Paperback Fiction to Look Forward to in 2021 (January-April)

2021 is turning out to be a fantastic year… for publishing. In this series of blog posts, we want to highlight the titles we at The Portobello Bookshop are most excited for this year. Starting off with some of the best new paperback fiction coming in 2021, this list features well-known authors as well as debuts and books you may not have heard of yet but you should definitely check out.

Just a note that because this is a list of forthcoming titles, some purchases will be pre-orders and you will receive your books as they are published over the coming months.

Weather by Jenny Offill

Published: 28-01-2021
Modern and contemporary fiction - Paperback / softback

An obligatory note of hope in a world going to hell, Lizzie Benson, a part-time librarian, is already overwhelmed with the crises of daily life when an old mentor offers her a job answering mail from the listeners of her apocalyptic podcast, Hell and High Water. Soon questions begin pouring in from left-wingers worried about climate change and right-wingers worried about the decline of Western civilization. Entering this polarized world, Lizzie is forced to consider who she is and what she can do to help: as a mother, as a wife, as a sister, and as a citizen of this planet.
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Red at the Bone: Longlisted for the Women's Prize for Fiction 2020 by Jacqueline Woodson

Published: 21-01-2021
Family life fiction - Paperback / softback

It is the evening of sixteen-year-old Melody’s coming of age ceremony in her grandparents’ brownstone. Watched lovingly by her relatives and friends, making her entrance to the music of Prince, she wears a special custom-made dress – the very same dress that was sewn for a different wearer, Melody’s mother, for a celebration that ultimately never took place. Unfurling the history of Melody’s family – from the 1921 Tulsa race massacre to post 9/11 New York – Red at the Bone explores sexual desire, identity, class, and the life-altering facts of parenthood, as it looks at the ways in which young people must so often make fateful decisions about their lives before they have even begun to figure out who they are and what they want to be.

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Cockfight by Frances Riddle, Maria Fernanda Ampuero

Published: 21-01-2021
Fiction in translation - Paperback / softback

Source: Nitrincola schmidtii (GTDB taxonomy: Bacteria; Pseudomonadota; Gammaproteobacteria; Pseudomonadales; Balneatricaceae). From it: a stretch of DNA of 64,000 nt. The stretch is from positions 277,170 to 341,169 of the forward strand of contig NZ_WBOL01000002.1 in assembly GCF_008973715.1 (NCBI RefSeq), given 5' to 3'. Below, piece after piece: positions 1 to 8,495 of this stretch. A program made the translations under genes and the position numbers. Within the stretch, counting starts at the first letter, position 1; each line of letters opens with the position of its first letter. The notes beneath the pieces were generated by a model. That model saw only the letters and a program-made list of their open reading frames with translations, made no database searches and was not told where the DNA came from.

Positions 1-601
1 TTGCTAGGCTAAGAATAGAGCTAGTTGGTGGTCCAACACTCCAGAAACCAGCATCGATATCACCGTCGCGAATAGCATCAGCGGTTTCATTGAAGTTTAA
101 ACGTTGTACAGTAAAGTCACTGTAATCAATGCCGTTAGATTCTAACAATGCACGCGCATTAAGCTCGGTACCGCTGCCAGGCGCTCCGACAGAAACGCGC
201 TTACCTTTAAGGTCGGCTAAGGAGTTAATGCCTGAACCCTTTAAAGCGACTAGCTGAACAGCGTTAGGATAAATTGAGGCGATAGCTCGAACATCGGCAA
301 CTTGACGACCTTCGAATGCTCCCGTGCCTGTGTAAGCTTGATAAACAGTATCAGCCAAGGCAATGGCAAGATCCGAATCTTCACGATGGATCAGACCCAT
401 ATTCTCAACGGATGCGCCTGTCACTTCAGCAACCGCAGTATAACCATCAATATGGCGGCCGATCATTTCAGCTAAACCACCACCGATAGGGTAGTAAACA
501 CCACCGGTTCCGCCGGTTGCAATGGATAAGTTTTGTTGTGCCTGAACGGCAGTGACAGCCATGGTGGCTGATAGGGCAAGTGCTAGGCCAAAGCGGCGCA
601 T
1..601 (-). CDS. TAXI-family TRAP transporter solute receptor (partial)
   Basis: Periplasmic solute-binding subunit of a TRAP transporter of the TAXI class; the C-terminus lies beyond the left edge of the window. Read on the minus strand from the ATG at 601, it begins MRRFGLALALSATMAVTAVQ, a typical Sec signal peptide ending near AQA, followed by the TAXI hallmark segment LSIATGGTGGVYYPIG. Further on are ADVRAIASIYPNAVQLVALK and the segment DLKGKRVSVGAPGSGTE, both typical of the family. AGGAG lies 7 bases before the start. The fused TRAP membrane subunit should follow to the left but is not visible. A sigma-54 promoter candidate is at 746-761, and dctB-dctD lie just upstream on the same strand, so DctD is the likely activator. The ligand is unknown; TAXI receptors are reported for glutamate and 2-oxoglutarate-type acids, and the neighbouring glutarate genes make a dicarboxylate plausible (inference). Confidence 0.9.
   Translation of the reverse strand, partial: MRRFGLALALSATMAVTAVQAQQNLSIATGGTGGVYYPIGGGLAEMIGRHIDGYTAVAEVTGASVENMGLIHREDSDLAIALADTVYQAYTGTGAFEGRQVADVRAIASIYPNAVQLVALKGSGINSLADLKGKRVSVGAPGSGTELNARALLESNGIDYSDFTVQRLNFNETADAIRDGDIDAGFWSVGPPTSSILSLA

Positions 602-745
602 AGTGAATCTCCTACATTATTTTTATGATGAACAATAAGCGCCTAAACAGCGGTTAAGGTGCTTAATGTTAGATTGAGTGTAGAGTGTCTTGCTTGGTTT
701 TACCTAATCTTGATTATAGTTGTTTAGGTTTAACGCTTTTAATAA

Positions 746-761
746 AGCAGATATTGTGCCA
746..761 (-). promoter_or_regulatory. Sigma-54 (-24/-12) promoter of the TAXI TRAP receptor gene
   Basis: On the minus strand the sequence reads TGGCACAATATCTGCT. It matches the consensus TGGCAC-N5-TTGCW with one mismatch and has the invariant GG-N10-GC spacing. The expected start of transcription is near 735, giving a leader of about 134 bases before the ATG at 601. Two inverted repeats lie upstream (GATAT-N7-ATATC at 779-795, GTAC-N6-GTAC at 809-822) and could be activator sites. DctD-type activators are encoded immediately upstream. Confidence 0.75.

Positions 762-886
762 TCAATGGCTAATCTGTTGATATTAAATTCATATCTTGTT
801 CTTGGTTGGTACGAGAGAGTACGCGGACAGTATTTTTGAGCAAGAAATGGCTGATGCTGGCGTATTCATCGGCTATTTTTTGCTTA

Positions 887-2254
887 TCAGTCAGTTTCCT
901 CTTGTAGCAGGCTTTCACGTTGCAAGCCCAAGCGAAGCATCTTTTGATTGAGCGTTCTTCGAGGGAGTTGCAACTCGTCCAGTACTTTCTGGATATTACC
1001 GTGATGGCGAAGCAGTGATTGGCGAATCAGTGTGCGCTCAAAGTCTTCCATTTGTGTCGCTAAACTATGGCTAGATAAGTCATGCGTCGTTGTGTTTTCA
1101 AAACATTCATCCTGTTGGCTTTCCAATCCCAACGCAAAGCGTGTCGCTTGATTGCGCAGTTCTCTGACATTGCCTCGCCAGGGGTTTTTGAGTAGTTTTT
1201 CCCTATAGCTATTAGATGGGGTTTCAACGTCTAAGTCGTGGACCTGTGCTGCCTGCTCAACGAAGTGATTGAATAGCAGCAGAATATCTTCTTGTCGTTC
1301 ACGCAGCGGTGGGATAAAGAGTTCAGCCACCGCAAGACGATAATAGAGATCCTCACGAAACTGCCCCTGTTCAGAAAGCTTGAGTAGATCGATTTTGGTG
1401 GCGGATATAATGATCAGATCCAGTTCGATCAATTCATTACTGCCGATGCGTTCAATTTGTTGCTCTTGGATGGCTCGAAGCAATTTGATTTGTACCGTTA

Named one of the ten best fiction books of 2018 by The New York Times en Espanol, Cockfight is the debut work by Ecuadorian writer and journalist Maria Fernanda Ampuero. In lucid and compelling prose, Ampuero sheds light on the hidden and sometimes grotesque aspects of the home: the realities of family, coming of age, religion, and class struggle. A family’s maids witness a horrible cycle of abuse, a girl is auctioned off by a gang of criminals, and two sisters find themselves at the mercy of their spiteful brother.

With violence masquerading as love, characters spend their lives trapped re-enacting their past traumas. Heralding a brutal and singular new voice, Cockfight explores the power of the home to both create and destroy those within it.

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Little Gods by Meng Jin

Published: 25-02-2021
Preorder - Paperback / softback

On the night of the Tiananmen Square massacre, a woman gives birth alone in a Beijing hospital. Years later, her daughter Liya travels from America to China with her mother’s ashes, hoping to unravel the legacy of silences and contradictions that she inherited from that night onwards. As Liya seeks to untangle her family history, we travel through Shanghai and Beijing, and deep into the past, uncovering an unexpected love triangle whose repercussions reach up to the present moment.

Ambitious, multifaceted yet intimate, Little Gods is a gripping story of migrations both literal and emotional and of the tragic impact of history on individual lives.

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Rainbow Milk: an Observer 2020 Top 10 Debut by Paul Mendez

LGBTQ+ / Gay and Lesbian Studies - Paperback / softback

Rainbow Milk is an intersectional coming-of-age story, following nineteen-year-old Jesse McCarthy as he grapples with his racial and sexual identities against the backdrop of a Jehovah’s Witness upbringing and the legacies of the Windrush generation.